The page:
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The craftsman
Vol. XX, Number 6 (September 1911)

Art notes,   p. 631 PDF (493.5 KB)

Page 631

RITZ von Uhde, who is best known,
        in America at least, as a painter of
        religious subjects in realistic man-
        ner has recently died.    As we
 study a little into his biography we find
 that like most workers who have achieved
 in the world he went through long periods
 of difficulty in his youth. When he first
 turned his attention to art he went to the
 Gymnasium at Dresden to study. He was
 unsuccessful, and then in I866 he went
 away to become a soldier. Apparently this
 was little to his liking, for a year later he
 sought the opportunity again to take up art,
 and strove to gain the knowledge which he
 desired from  such well-known men as
 Piloty, Dietz and Lindenschmidt.     Al-
 though he worked hard he felt failure at
 his hand, and so two years after this he
 set out for Paris and sought Munkacsy,
 whom he found possessed the gift of open-
 ing his mind and developing his hand. His
 early work consisted almost entirely of
 landscapes and battle pieces. In later years
 he developed the interest in religious sub-
 jects and also delighted in painting his own
 sunny garden in which his daughters loved
 to stroll.
   In speaking of his art Fritz von Uhde
always laid special stress upon the fact
that his painting had grown to be a sort of
religion with him. His presentations of the
figure of Christ were at once artistic and
eminently human. In fact one recalls these
pictures as having so much simplicity and
beauty that nothing better can serve to il-
lustrate the finest of what he strove to ac-
complish. From the start in his work he
made every effort to release himself from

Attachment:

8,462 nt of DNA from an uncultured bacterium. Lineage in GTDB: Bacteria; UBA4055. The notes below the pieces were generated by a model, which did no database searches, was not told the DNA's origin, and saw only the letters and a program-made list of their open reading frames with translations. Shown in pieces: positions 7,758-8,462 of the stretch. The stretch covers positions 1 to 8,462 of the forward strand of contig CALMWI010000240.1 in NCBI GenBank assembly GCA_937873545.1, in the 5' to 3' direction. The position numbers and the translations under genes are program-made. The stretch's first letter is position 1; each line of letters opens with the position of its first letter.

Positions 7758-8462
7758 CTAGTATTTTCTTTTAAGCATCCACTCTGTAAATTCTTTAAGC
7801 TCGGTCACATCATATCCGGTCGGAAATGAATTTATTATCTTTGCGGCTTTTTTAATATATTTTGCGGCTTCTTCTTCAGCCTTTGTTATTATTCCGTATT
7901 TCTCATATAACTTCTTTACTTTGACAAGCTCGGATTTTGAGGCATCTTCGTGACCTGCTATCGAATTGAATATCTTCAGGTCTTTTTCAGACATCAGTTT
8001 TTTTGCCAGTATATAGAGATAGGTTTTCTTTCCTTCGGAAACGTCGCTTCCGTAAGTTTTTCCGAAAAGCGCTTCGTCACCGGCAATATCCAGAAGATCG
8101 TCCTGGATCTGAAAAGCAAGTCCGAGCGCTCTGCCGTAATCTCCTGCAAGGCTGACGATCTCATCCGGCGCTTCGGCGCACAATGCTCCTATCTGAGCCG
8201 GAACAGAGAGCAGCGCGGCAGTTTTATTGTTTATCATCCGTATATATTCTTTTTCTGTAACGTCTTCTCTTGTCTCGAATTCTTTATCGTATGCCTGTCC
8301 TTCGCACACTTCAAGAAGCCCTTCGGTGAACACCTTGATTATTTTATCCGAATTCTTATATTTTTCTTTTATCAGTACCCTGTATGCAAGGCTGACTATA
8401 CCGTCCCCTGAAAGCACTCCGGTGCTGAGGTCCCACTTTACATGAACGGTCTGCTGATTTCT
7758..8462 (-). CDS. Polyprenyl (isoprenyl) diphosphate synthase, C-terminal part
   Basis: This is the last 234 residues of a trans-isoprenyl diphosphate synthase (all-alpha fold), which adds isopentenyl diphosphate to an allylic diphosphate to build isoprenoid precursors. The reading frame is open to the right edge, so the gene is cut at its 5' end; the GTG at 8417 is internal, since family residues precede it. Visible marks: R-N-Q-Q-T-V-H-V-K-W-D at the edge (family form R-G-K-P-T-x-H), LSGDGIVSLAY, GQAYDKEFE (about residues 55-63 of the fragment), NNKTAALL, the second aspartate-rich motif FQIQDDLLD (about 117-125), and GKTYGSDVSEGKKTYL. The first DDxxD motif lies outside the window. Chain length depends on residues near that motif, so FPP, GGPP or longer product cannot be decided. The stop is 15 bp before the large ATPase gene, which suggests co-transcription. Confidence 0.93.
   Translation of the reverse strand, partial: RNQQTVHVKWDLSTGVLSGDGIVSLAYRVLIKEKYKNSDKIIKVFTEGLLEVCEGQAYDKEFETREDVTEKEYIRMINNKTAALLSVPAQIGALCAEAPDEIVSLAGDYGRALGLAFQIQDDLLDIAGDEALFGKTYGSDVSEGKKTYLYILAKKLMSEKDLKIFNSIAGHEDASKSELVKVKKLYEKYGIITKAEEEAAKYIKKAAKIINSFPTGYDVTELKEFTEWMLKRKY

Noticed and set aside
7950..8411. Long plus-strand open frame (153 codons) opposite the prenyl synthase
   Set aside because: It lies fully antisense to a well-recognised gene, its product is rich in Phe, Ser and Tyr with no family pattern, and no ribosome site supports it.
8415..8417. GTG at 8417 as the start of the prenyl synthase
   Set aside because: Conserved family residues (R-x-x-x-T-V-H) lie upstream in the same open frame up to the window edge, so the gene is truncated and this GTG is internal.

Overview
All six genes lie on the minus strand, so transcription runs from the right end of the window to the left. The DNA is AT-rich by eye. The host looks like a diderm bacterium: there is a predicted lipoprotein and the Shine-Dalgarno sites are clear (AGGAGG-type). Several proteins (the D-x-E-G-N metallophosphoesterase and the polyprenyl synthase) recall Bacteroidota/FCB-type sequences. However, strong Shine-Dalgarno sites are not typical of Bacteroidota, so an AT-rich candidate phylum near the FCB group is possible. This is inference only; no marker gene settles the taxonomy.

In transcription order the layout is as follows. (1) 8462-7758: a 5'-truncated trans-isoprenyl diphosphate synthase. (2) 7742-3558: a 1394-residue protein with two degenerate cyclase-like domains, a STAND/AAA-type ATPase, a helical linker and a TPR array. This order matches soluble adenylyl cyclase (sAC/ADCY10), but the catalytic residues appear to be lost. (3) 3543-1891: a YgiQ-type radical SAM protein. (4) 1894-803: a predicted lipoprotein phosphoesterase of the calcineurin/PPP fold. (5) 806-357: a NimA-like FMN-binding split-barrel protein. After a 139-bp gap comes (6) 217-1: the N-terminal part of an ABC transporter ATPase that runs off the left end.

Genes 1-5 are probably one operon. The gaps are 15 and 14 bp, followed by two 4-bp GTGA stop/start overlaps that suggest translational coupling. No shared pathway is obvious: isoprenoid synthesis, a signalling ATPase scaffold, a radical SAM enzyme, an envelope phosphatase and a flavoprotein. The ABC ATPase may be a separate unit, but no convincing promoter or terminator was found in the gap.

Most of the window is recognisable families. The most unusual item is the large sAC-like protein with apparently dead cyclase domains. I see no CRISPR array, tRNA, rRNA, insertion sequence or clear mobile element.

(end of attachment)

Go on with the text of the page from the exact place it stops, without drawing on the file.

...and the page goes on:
the formality of the. atelier, and tried al-
ways to give his portraits the soul of the
  In the winter of 1883 and 1884 there
appeared his first religious picture, "Suffer
Little Children to Come Unto Me." This
was recognized at once as something far
beyond a mere realistic painting of a phase
of religion. The picture though realistic in
detail was imbued with a deep religious
significance. The artist himself said: "Be-
fore commencing this work I had begun to
realize how children follow  the Spirit."
And so in his paintings of the figure of
Christ, von Uhde laid hold of the great
spiritual image of Christ. He never rep-
resented Him merely in historical type. "In
studying the problem of the painting of
Christ's figure," von Uhde said, "I found
it to be the painting of the great problem
of life. To me He was the bringer of light
to the darkness of the world. Many of the
French artists wished to find the light in
Nature. I wished to find the light within
the figure that I was presenting. In Christ
I grasped the embodiment of the outward
and the inward light. I wished to bring
things out of the darkness, as Rembrandt
found all things through light."
   How seriously von Uhde took up this
problem of light in his religious painting is
shown in his work. From the French and
younger Germans he received the impres-
sion that they worked from the opposite
point of view, in order to solve the prob-
lem. "It seems to me," he said, "that they
have gone no further than Velasquez and
Manet. To me these pictures in white
have nothing to do with light. The one
'"Thom I honor most of all is Rembrandt.
Rubens and Velasquez painted better than
Rembrandt, but he was the greatest of
all painters because he was most power-
ful humanly. His grasp of all things was
from within out. He had something that
surpassed all other painters-a great hu-
manity. He is perhaps the only one who
could have painted the Christ."
   We now realize that von Uhde not only
was the forerunner of realistic religious
painting but at the same time a conserva-
tive who was willing to respect the tradi-
tions of his predecessors. In his death we
have lost a great man who has painted the
Christ so tenderly and humanly and affec-
tionately that his pictures have reached the
religious heart of an entire world.
HE art lovers of Pittsburgh are fortu-
I nate this autumn in having an inter-
esting loan exhibition comprising the pri-
vate collection of Mr. Burton Mansfield of
New Haven, Conn. Among the seventy-
five paintings in oil, water color and pastel
are works by Chase, Hassam, Ranger, La
Farge, Whistler, J. Francis Murphy,
Twachtman, Dessar, Abbey, Davis, Dewing,
Homer, Inness and Sargent. Foreign art
is represented by East, Mesdag, Clausen,
Lenbach, Israels, Courbet, Stevens; the
Barbizon school by Daubigny, Corot, ::Millet,
and the early English landscape painters by
Constable, Bonnington, Old Crome and

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